Schubert : Die schöne Müllerin – Samuel Hassehorn, Ammiel Bushakevitz – Harmonia Mundi

by | Oct 24, 2023 | Classical CD Reviews | 0 comments

Schubert, Franz : Die schöne Müllerin – Samuel Hassehorn, Ammiel Bushakevitz – Harmonia Mundi 902720 (68’31) *****

Schubert’s famous cycle Die schöne Müllerin is one of his two collaborations with the German Romantic poet Wilhelm Muller. Much taken with these seemingly simple verses, Schubert set them to 20 short pieces for piano and voice that constitute a perfect narrative and musical experience of just over an hour. Harmonia Mundi has already paid Schubert the great honor of a massive set of Schubert’s work sung by Matthias Goerne, divided into 12 recitals with 7 different pianists.  Now this fine label looks to deliver to another series featuring the partnership of baritone Samuel Hasselhorn and pianist Ammiel Bushakevitz. 

Die schöne Müllerin is on any short list of masterpieces that can be enjoyed by experienced listeners as well as the newcomer to classical music. From the very first song,  Das Wandern, we fall into a radiant musical world;  Two characters, the piano and the voice play with and around each other. There are clever references to natural sounds, divergences from the harmonic path, dynamic shifts, pauses, sighs, hallucinations. It is about as dramatic a duo as you can imagine. Especially when played with so much gusto as these fine musicians bring to the piece. 

The introductory song, Wandern starts off with the most cheerful melody on the lips of the wayfarer. His journey starts off with hope and love for the world; he is  eager to find his place in it. The miller finds in the humble images of his miller’s life happy prompting towards motion water, wheels and even grinding stones announce direction and purpose.  In the second song, Wohin he takes his bearings.The music suggests questioning, He fetches up in Halt! at a mill after committing himself to a stream which supplies the Rauschende “rushing” effect redundantly throughout on the piano). 

Portrait Schubert by Wilhelm August Rieder

Franz Schubert,
by Wilhelm August Rieder

Next he beholds with wonder the miller’s fair daughter and the mischief begins; From this point on , however, we are not sure if the action is external or internal. We are in the  typical Romantic fog, everything is veiled, deceptive, dubious.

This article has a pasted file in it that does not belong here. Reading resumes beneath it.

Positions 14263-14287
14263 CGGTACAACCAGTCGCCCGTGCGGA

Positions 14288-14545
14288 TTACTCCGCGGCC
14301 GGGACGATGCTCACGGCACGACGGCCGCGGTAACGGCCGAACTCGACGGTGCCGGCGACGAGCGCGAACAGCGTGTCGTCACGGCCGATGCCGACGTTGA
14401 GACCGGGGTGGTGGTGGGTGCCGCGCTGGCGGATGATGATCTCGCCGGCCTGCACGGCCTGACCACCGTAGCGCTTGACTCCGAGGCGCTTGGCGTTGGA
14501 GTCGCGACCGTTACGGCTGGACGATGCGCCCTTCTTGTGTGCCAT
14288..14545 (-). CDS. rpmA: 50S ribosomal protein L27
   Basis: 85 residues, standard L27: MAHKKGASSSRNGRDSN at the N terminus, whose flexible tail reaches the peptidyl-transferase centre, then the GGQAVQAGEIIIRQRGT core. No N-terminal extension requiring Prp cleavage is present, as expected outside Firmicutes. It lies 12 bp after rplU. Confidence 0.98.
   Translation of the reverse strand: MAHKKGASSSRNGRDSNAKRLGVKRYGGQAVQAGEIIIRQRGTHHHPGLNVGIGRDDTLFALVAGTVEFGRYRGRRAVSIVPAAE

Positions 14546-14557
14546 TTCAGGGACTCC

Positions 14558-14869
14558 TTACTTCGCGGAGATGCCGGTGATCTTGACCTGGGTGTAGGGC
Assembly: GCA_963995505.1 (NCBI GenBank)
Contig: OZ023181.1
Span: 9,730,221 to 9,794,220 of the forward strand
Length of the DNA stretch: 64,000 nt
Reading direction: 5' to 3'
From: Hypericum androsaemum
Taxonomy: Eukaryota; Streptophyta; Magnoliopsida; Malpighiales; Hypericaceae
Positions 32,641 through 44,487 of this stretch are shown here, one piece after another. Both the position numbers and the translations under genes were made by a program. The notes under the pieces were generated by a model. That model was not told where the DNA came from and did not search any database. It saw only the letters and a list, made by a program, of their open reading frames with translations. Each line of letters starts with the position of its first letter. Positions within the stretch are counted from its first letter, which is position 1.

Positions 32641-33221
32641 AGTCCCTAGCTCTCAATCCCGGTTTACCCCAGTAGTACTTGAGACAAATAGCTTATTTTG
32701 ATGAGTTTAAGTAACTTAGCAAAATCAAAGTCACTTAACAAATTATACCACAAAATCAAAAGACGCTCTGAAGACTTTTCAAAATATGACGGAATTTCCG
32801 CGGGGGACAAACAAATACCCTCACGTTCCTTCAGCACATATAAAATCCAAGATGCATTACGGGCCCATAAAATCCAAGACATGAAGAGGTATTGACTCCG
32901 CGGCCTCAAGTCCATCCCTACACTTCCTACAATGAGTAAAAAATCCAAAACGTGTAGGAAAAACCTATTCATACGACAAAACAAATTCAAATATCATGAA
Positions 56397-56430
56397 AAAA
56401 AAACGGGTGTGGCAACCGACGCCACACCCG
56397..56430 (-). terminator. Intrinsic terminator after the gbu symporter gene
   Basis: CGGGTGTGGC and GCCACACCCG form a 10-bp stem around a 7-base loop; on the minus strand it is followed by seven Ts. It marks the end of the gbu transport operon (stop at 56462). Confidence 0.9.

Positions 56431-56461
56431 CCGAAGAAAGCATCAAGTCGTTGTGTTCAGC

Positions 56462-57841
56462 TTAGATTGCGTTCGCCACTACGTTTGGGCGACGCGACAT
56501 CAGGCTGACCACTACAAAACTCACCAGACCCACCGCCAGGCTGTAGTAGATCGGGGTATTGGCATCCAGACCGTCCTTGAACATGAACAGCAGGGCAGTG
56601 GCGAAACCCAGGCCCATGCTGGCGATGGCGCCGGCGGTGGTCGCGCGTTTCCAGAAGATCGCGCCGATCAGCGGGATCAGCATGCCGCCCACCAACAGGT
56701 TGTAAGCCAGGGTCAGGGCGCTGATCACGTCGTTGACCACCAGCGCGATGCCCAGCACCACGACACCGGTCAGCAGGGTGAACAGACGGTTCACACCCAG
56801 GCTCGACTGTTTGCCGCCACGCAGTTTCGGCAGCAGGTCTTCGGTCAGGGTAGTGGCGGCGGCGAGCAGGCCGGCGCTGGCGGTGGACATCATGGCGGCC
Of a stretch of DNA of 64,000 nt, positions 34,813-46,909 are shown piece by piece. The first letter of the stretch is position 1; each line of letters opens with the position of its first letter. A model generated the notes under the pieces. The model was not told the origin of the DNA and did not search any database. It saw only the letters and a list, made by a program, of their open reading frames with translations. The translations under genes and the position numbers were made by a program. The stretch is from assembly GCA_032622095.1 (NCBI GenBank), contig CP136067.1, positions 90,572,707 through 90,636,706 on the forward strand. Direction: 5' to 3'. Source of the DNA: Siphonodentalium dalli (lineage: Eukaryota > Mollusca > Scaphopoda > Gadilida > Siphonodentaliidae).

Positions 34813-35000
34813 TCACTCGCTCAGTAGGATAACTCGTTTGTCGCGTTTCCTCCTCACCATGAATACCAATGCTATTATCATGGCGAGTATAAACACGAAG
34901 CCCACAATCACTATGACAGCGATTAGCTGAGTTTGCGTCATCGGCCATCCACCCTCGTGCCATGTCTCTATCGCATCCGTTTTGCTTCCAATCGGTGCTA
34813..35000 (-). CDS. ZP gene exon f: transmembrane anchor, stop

In short he tries to insinuate himself into the scene there, win his beloved’s love. However, he finds himself on the periphery, excluded as if by a self-inflicted curse.  Thereafter he moons about like the Suffering Werther who established the model for this sort of desperate character, and interrogates nature to tell him how to proceed. The maid says just two phrases to him in what appears to be an aborted tryst:  “It is going to shower and good-bye. The water has conspired against him.

Obsession begins to take over in a progression from curiosity to possessiveness “Mein!” to impatience and then finally feverish jealousy, when a rival enters the scene and the Miller’s rout is total.  The musical rhetoric is perfectly realized; the text banal, in the extreme and even worse in English translation is somehow fully animated by means of a Schubertian alchemy. 

Dejection and and forlorn pointless wandering then take our hero on the downward spiral ending up like Ophelia more or less floating in the murky stream. Here the melodrama is inspissated even by Romantic standards and the artist must strive to make it theatrically plausible. It helps that these are some of the most effecting of all Schubert melodies. Die Muller und der Bach is somber and shiver producing. The final Wiegenlied is a lullaby of pure simplicity, all is forgiveness and kindness. Fittingly the piano has the last word, some major keys ripples as the last bubbles from the drowning miller dissipate what is left of his spent spirit.  Here the artists reach a high standard of art song. 

One can only applaud the stellar performance of Hasselhorn, a truly gifted singer with a keenest attention to detail and phrasing. He is better served in recording than the aforementioned Goerne version, if one doesn’t mind sitting about as close as the page-turner,  The pianist too impresses with his intelligent reading of the score. The performers choose some brighter tempos on a few of the songs and play around with dynamics  here and there but everything they do seems to make perfect Schubertian sense to me. 

In all regards this is a fantastic offering; one waits with impatience for volume two. 

—Fritz Balwit

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